Entrepreneurship focus of international videoconference at Tusculum

Posted on 26 October 2012 by eestes@tusculum.edu

Does the United States have an edge over the rest of the world in entrepreneurship?

This question was the primary topic of the most recent international videoconference held Tuesday, Oct. 23, at Tusculum College.

Students in the college’s Business Club and the Study Abroad and Global Awareness (SAGA) organization along with faculty from the School of Business had the opportunity to discuss the environment for entrepreneurship in Europe, Africa and the United States with students from a university in Norway.

“This is a good opportunity for the students at both schools to discuss entrepreneurship and hear different perspectives on it,” said Dr. Geir Bergvin, associate professor of marketing and director of the Center for Global Studies at Tusculum.

Participating from the university in Norway were students in an international marketing class from 12 different nations, including England, Russia, Ghana and Denmark in addition to Norway.

Prior to the videoconference, both groups of students were asked to read the article, “The United States of Entrepreneurs: America still leads the world” from The Economist magazine, which served as a starting point for their transcontinental conversation. The article states that the United States does lead the world in entrepreneurism due to such factors as a culture that celebrates and encourages innovation and entrepreneurial risk taking, a well-developed venture capital investment industry, an open immigration policy and a close relationship between higher education and industry.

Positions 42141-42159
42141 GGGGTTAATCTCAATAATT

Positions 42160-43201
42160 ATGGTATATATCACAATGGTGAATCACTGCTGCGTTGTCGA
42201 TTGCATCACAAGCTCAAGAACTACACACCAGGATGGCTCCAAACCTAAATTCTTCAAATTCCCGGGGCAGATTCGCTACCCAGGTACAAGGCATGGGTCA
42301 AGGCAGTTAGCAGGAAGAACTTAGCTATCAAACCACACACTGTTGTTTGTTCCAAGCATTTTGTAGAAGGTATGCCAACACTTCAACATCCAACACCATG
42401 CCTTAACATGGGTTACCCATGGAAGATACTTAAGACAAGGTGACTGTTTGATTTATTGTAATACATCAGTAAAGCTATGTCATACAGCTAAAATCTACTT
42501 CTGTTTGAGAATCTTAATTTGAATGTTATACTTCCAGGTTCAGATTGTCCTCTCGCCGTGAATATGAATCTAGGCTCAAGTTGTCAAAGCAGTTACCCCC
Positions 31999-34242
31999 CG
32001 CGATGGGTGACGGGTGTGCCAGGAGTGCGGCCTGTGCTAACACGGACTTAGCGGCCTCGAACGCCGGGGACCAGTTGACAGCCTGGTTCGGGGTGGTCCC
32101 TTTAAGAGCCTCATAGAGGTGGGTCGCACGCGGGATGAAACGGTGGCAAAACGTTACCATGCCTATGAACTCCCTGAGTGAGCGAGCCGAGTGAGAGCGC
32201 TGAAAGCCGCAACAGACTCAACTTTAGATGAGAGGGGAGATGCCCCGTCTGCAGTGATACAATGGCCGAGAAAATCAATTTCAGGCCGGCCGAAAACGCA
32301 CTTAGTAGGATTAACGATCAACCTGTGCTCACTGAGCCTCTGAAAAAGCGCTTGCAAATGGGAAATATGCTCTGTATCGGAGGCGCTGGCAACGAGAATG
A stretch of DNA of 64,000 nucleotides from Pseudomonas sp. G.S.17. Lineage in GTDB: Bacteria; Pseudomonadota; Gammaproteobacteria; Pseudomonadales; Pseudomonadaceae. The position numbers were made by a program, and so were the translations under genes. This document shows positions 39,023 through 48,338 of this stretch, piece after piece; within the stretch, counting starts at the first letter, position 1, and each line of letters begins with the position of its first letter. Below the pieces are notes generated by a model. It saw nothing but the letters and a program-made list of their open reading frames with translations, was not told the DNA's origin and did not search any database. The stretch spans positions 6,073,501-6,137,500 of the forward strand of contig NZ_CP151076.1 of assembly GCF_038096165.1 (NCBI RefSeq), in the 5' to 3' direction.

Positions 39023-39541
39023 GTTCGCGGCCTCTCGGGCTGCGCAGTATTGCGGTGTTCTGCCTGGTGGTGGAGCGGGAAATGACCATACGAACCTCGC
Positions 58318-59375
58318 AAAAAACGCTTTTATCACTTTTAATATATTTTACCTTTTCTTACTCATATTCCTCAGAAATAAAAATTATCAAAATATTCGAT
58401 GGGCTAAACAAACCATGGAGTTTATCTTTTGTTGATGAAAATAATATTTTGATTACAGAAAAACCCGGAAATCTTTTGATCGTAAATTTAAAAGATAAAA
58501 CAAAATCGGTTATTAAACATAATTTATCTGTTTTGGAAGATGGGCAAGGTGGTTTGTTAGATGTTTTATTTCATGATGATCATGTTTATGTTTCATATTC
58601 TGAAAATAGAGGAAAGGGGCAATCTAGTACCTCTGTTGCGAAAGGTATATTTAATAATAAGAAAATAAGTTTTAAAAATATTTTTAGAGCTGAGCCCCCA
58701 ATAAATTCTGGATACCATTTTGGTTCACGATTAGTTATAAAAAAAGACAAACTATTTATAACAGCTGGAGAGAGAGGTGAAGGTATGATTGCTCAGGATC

Beginning their transatlantic conversation, the students at Tusculum and in Norway both agreed that the article was biased towards the United States. With the acknowledgement of that fact, Tusculum student Luis Zamora, who is a native of Chile, asked the students in Norway to describe how entrepreneurship is encouraged in each of their countries.

One of the students from Denmark responded that programs exist in that country to assist entrepreneurs in starting a business through which they receive legal, marketing and management counsel. Another student from Denmark said that people are being encouraged to start new businesses. Both said that there are limited funds available from the government.

This exchange was typical of the videoconference as the students shared their knowledge and experiences with each other.

Dr. Bergvin served as facilitator for the conference, asking the students questions about various issues raised in the article, such as whether the article made a valid point in its assertion that individuals in other nations, particularly in Europe, have more to lose if an entrepreneurial venture fails.

A student from Ghana said that people in his nation are deterred from entrepreneurism because of the fear of bankruptcy. Students from Europe agreed that laws about bankruptcy in some countries do affect the willingness of individuals to take the risk of starting their own business.

Funds for starting entrepreneurial businesses typically come from individuals or banks in their native countries, but there is not widespread governmental support, the students from Norway said.

Tusculum students noted that there is governmental support through tax cuts and other programs that assist entrepreneurs in the United States. The students also discussed the tendency for individuals with capital making decisions to invest in ventures in their local community or region.

The decision by students graduating college to start their own businesses or even start them in college as a response to the global economic recession and the lack of job availability was noted by students in both groups as another reason for the rise of entrepreneurship.

The videoconference took place in Tusculum’s newest distance learning classroom, which is equipped with multiple flat display screens, audio equipment, cameras and laptops.

International videoconferences are scheduled throughout the year through the Center for Global Studies to give students the opportunity to interact with students from other countries on various topics.  Conferences have been held for students in specific courses or for students in a particular major.

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